Eli Friedman, M.D.
Eli Friedman, M.D., distinguished professor, physician and researcher at SUNY Downstate Medical Center in Brooklyn is known worldwide for his work in diabetic nephropathy. Dr. Friedman is credited with helping save and extend the lives of many patients suffering from renal disease. He is the recipient of the 2010 Barney Clark Award from the American Society for Artificial Internal Organs (ASAIO). The International Society for Hemodialysis and the Alumni Association of Downstate Medical Center have awarded Lifetime Achievement Awards to Dr. Friedman for his work.
Martin Floch, M.D.
Martin Floch, M.D., Clinical Professor of Medicine (digestive diseases) and Director of Ambulatory Gastroenterology Services at Yale University School of Medicine, New Haven, CT. Dr. Floch has employed probiotics in the treatment of a variety of gastroenterological diseases, including irritable bowel syndrome inflammatory bowel disease and antibiotic associated diarrhea.
Mary Ellen Sanders, Ph.D.
Mary Ellen Sanders, Ph.D., is an internationally recognized consultant on probiotic microbiology. She works extensively with manufacturers, academicians and regulators through her company, Dairy and Food Culture Technologies, Centennial, CO. Dr. Sanders believes success with probiotics will be sustained only if products are scientifically validated, responsibly produced and accurately labeled. Dr. Sanders offers a comprehensive perspective to those interested in the continued emergence of the probiotic industry.
Glenn Gibson, Ph.D.
Glenn Gibson, Ph.D., professor of Food Microbiology, University of Reading, England. He leads a multi-disciplinary research program in gut microbiology, primarily related to the bacteriology of human health and disease. Dr. Gibson has conducted research projects on pro/prebiotic mechanisms, the molecular genotyping of gut bacteria, diet and cancer, metabolomics of the gut, obesity, autism, ulcerative colitis, irritable bowel syndrome, colorectal cancer, peptic ulcers and colonic homeostasis.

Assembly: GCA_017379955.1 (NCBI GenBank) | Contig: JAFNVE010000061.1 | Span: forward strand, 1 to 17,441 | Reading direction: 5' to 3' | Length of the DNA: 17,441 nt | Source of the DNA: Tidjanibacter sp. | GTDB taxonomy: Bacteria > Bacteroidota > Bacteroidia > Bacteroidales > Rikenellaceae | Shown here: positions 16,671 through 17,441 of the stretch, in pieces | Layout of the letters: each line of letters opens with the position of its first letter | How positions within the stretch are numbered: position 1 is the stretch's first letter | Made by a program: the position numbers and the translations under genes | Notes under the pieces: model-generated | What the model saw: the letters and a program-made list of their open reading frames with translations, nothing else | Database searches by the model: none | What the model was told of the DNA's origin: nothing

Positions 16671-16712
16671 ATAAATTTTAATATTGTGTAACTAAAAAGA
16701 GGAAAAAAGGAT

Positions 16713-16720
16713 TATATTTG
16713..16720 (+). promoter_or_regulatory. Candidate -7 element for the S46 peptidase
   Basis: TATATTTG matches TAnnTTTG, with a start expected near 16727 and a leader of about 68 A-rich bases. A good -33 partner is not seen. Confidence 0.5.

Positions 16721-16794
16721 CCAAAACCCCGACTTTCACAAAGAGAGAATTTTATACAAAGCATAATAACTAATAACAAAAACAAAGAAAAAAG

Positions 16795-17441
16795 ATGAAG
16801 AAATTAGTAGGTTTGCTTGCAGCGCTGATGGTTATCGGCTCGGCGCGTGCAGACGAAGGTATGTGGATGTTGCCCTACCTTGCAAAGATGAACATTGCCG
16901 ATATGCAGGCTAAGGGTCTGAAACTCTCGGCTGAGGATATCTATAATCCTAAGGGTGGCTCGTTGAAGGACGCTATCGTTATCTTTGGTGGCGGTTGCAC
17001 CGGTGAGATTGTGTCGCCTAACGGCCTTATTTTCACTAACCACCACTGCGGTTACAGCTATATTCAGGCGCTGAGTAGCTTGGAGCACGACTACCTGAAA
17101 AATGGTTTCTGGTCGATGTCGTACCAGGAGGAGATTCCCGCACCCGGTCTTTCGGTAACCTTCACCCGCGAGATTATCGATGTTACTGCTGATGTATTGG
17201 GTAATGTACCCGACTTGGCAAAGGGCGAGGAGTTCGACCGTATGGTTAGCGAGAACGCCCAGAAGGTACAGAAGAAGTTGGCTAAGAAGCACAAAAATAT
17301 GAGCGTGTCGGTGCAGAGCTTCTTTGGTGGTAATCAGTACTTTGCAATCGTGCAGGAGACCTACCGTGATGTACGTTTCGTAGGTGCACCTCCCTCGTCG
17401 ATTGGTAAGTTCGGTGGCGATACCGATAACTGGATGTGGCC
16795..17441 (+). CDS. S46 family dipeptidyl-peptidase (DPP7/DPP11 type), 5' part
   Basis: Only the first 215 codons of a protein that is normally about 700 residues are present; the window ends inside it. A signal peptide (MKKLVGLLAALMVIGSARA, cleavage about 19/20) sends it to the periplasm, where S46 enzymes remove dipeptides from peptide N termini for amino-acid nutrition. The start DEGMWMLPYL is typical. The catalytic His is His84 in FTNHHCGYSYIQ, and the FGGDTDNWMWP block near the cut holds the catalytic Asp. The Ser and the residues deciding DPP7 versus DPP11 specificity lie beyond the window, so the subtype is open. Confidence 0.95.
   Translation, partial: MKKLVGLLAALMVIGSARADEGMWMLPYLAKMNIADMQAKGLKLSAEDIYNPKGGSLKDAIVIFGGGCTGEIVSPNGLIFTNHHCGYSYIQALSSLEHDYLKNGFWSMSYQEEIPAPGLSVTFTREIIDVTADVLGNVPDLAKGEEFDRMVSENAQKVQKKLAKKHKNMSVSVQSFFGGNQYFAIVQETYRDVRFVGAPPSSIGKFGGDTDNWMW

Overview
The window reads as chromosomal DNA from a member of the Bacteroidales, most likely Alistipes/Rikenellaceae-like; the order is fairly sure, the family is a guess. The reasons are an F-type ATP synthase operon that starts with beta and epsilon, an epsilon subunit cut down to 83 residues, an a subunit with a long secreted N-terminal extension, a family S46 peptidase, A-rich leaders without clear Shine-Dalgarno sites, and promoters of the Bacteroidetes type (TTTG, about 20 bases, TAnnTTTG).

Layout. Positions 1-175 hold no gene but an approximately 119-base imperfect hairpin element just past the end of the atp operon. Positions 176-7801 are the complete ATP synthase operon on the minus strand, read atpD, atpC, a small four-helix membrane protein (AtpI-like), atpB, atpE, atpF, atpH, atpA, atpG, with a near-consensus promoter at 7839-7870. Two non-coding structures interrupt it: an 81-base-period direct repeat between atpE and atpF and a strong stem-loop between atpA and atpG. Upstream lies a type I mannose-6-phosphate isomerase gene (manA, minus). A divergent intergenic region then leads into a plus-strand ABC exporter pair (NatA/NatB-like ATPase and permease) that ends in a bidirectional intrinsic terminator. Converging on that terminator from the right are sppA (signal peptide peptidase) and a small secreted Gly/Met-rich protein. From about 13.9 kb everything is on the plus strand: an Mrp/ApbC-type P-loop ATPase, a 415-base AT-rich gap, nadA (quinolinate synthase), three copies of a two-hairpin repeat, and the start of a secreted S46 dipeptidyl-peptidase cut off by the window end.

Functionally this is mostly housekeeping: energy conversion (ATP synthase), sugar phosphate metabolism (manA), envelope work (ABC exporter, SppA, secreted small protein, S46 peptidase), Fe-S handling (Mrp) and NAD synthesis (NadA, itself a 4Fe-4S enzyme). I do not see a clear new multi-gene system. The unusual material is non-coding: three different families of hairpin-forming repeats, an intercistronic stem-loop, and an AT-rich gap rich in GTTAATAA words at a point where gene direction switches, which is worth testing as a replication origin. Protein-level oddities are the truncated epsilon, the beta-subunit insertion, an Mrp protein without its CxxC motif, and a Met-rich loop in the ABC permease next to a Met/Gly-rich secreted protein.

Tri Duong, Ph.D.
Tri Duong, Ph.D., assistant professor in the Department of Poultry Science at Texas A&M University, College Station, TX. Dr. Duong’s research interests focus on the use of functional genomics to understand the probiotic functionality of lactic acid bacteria and their applications in health and food safety. He has conducted work in the development of probiotic cultures for oral delivery of vaccines and biotherapeutics, including an experimental oral anthrax vaccine with the U.S. Army.
Simin Meydani, D.V.M, Ph.D.
Simin Meydani, D.V.M, Ph.D., director of the Jean Mayer USDA Human Nutrition Center and a senior scientist and director of the Nutritional Immunology Laboratory at Tufts University in Boston. She is also a professor of nutrition sciences and immunology at Tufts. Dr. Meydani’s research focuses on age- and nutrition-induced changes in immune related diseases and their underlying mechanisms.